“This provides an ‘aha’ moment for a lot of folks who, one, are really interested in seeing Black businesses grow. Two, who have always asked this question, ‘To what extent is there a value to it?’ There have been a lot of folks who’ve been trying to build Black, who’ve been promoting buying Black, but also there’s been this idea lurking in the background that somehow Black-owned businesses are not as qualified or are inferior to some extent to white and other owned businesses,” says Mark Winston Griffith, advisor to FSE, journalist, and professor. “This pushes back on [the] narrative in a very pointed way that says not only is there value, but we feel that as a consumer, that consumers should recognize that value and pay more for it. And this research proves that people believe that as well.”

Much like other minority business owner, third-party certification organizations, in order to use the FSE seal, a company must meet multiple requirements. To qualify as a minority-owned business with the National Minority Supplier Development Council, small businesses must be “51 percent minority-owned and operated, and the owners must be involved in daily management.” The ByBlack platform powered by the U.S. Black Chambers, Inc. requires businesses to be “majority (at least 51 percent) owned, operated, managed, and controlled by a Black/ African American person or persons who are either U.S. citizens or lawful permanent residents and exercises independence from any non-Black business enterprise and has its principal place of business (headquarters) located in the United States,” among other requirements.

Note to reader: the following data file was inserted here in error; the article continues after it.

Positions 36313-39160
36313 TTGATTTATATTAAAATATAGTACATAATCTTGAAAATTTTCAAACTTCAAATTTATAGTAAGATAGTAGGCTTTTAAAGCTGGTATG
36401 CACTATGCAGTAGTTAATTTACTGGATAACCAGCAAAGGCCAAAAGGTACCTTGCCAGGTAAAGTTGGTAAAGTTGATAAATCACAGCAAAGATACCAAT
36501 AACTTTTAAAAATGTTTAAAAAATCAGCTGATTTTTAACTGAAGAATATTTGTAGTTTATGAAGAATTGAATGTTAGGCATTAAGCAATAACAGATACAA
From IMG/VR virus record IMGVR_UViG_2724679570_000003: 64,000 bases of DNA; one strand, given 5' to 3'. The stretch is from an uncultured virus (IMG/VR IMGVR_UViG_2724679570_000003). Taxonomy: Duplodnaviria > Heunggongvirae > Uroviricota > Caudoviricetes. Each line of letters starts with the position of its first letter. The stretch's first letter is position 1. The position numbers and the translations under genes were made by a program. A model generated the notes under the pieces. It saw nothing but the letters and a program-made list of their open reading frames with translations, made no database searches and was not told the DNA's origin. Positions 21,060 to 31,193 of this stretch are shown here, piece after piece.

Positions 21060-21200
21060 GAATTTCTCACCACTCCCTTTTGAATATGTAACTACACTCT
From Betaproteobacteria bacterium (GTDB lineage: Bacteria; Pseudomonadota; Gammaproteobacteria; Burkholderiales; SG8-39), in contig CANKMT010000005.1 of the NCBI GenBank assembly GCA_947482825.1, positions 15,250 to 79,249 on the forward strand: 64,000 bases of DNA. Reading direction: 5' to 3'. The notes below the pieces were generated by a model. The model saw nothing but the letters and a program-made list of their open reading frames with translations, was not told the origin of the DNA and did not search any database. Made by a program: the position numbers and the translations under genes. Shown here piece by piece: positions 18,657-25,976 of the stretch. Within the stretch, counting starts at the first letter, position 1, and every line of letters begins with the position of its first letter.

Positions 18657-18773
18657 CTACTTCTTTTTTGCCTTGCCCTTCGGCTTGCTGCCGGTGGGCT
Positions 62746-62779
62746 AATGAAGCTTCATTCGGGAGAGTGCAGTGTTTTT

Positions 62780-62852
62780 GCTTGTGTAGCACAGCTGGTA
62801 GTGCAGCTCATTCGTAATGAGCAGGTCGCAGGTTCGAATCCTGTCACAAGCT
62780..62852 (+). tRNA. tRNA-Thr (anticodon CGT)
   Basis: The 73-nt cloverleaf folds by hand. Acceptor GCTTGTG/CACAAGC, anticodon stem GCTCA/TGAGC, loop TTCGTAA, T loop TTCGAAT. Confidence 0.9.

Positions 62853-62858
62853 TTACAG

FSE’s requirements are slightly more stringent:

  • Black American ownership of more than 50 percent of the company,
  • Operated with more than 25 percent in all management positions identifying as Black American,
  • More than 25 percent of company materials and supplies purchased from other Black American businesses, and
  • Implementing programs to recruiting, retention, and mentoring of Black American employees.

“We’ve put the bar pretty high in the concept. This is majority owned. It’s 25 percent management, 25 percent operating line people, or whoever the operations are in the company that provides the goods or services must be Black to have a seal. That will get difficult in the world out there, but we believe that is the integrity of the idea. And when we believe in the integrity of the idea, which is that in order to meet those criteria, the ownership stays in the community,” Koide says.

Armed with the data from research to support the need for a seal, FSE, which is focuse is seeking partners to help implement its certification process.

“I don’t want to come into this space as if, you know, this is all brand new, right? There have been organizations and people and communities who’ve been thinking about this kind of thing for a really long time. And I don’t want to enter this space with this you know, projecting this idea that we know it, we own this idea. I think we want to really communicate to the world that we’re interested in finding people who’ve been also thinking about this for a really long time and have something to offer to the conversation,” Koide adds.

Learn more about The Fund for Social Equity.